Students utilized Twitter to address the field cricket and insect problem after seeing the Tower of Light covered in black spots.
On Sept. 17, the Twitter page “ACU Crickets” hit news feeds. The page is filled with humorous comments from the supposed perspective of crickets. Some students have found amusement in this and re-tweeted the Twitter user, but many students on campus are concerned about the recent visitation.
Nick Richardson, a junior criminal justice major from Waco, said he has noticed the outbreak of insects.
“Every night this week after I leave The Bean it seems like I’m being attacked by countless bugs,” Richardson said.
Corey Ruff, director of Facilities and Campus Management, is in charge of handling the situation.
“Every year around this time we have these visitors for approximately two weeks,” Ruff said.
Huff said that the climate is the reason for the increase of insects on ACU campus, which means the problem is generally short-lived.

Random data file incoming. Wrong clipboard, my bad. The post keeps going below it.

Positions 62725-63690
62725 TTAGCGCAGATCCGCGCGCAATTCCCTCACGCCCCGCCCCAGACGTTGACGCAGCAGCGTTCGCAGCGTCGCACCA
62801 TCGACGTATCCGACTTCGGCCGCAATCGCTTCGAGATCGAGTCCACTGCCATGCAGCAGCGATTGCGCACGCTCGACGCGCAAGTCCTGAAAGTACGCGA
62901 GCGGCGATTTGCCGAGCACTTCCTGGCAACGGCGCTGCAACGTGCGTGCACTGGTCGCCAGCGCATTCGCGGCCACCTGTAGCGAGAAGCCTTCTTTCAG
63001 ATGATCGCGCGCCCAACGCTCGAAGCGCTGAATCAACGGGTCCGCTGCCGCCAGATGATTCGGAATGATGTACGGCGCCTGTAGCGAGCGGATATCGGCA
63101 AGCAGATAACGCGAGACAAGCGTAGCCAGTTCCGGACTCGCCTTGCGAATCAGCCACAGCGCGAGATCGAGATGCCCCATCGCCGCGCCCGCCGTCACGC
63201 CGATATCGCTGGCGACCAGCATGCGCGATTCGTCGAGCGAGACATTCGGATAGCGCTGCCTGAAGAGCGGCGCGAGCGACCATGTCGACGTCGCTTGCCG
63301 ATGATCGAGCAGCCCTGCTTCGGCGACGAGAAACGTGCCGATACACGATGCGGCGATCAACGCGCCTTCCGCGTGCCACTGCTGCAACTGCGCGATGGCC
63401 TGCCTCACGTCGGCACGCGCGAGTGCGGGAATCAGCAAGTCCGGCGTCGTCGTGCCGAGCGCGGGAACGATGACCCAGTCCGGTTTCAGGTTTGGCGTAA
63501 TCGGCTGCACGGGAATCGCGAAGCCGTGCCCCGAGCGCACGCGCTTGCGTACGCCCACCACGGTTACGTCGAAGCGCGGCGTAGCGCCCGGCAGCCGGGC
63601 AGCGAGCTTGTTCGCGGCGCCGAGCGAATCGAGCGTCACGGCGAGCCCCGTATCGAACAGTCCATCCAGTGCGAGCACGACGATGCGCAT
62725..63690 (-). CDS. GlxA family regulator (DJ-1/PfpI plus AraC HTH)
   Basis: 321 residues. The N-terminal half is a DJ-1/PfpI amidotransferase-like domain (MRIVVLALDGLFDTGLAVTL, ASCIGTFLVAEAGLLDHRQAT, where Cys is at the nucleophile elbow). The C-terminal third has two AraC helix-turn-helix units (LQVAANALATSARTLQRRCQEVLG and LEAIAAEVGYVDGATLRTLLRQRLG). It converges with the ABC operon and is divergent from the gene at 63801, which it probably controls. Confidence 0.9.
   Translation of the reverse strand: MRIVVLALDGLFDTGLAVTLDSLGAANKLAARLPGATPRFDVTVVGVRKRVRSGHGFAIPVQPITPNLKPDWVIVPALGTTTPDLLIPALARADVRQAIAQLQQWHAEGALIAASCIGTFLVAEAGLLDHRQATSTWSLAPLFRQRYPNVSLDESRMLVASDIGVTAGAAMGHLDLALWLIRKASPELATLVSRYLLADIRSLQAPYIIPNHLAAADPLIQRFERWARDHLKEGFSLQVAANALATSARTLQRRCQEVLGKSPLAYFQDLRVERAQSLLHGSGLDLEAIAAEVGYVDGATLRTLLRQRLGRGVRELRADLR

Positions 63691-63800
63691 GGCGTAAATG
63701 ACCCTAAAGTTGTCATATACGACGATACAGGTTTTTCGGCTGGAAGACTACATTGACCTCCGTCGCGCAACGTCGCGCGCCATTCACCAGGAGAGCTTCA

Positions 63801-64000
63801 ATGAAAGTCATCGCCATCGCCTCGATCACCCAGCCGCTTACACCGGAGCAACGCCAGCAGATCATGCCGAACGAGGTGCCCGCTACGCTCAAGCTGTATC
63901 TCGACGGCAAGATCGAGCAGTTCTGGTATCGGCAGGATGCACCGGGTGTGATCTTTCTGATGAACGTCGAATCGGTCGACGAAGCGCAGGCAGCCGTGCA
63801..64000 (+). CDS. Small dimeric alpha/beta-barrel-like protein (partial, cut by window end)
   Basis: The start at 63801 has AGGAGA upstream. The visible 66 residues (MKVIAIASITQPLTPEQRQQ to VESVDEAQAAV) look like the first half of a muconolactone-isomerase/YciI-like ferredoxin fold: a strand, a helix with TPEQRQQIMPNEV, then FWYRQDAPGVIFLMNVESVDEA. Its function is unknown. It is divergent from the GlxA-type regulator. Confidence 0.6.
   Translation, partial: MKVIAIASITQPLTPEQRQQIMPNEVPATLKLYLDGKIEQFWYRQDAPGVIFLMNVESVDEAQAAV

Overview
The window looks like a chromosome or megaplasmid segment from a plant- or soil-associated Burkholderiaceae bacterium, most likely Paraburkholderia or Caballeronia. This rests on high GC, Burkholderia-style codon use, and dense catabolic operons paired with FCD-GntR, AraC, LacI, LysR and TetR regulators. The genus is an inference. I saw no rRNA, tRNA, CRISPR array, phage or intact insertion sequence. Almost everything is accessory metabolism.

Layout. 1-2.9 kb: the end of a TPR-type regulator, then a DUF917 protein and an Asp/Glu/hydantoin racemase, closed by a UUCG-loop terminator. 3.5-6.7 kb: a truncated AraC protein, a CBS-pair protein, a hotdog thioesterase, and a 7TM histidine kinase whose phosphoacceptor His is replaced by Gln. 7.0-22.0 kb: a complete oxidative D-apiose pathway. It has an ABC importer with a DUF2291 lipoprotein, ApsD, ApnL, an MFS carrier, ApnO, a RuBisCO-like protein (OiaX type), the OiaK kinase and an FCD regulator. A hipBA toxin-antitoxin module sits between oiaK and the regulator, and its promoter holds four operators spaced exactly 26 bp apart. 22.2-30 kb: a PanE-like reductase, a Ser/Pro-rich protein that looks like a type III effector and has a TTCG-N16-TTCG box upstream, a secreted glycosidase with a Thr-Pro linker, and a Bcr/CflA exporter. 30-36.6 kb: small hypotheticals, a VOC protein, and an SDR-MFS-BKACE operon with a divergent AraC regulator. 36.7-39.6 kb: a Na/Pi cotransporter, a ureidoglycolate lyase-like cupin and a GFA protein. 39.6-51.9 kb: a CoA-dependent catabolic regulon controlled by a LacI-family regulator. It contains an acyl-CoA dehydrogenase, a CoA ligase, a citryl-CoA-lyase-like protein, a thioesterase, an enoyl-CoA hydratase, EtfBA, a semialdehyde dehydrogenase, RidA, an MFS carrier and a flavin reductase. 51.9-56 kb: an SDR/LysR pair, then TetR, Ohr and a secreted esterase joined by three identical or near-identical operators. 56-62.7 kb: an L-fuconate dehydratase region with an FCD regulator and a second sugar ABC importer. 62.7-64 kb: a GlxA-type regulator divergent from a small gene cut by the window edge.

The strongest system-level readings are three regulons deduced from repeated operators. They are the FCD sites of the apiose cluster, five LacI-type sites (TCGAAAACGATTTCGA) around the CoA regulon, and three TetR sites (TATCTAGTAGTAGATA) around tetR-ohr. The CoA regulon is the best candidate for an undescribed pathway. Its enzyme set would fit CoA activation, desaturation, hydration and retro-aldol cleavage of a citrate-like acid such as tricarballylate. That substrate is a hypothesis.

“It’s a nature thing,” Ruff said. “You just have to be patient and mange it.”
Ruff said many things are being done to rid the campus of excessive bug activity, especially in an environmentally friendly way. Strategic chemical treatments have been done in the most significant areas of campus, such as Cullen Auditorium, but Huff said Campus Management only uses chemicals when absolutely necessary.
“Our last resort is to blanket the campus with pesticides,” said Ruff.
Ruff and his staff practice an environmentally-friendly integrated pest management that is a better way to control or eliminate pest activity without as much harmful chemicals being introduced to the atmosphere. Substances such as Diatomaceous Earth, an organic silica which kills and dries out the bugs body, leaves no toxins. WFF Facility Services, the custodial staff on ACU, is doing its part by keeping bug waste to a minimum.
ACU campus lights up at night and attracts field crickets, predatory black beetles and other insects. Facilities management and ACU police are in the process of reducing the amount of lighting on campus each night, so pests aren’t as attracted to campus.
There have been some complaints about bugs in residential halls and other buildings on campus, but Ruff said most of the problems have been dealt with in a timely manner.
Ruff said that his he and his staff are already brainstorming and preparing for next years’ visit by the insects.
“We are being as proactive as possible about this problem, and we can take what we learned from previous years and put it in to use for the future,” he said.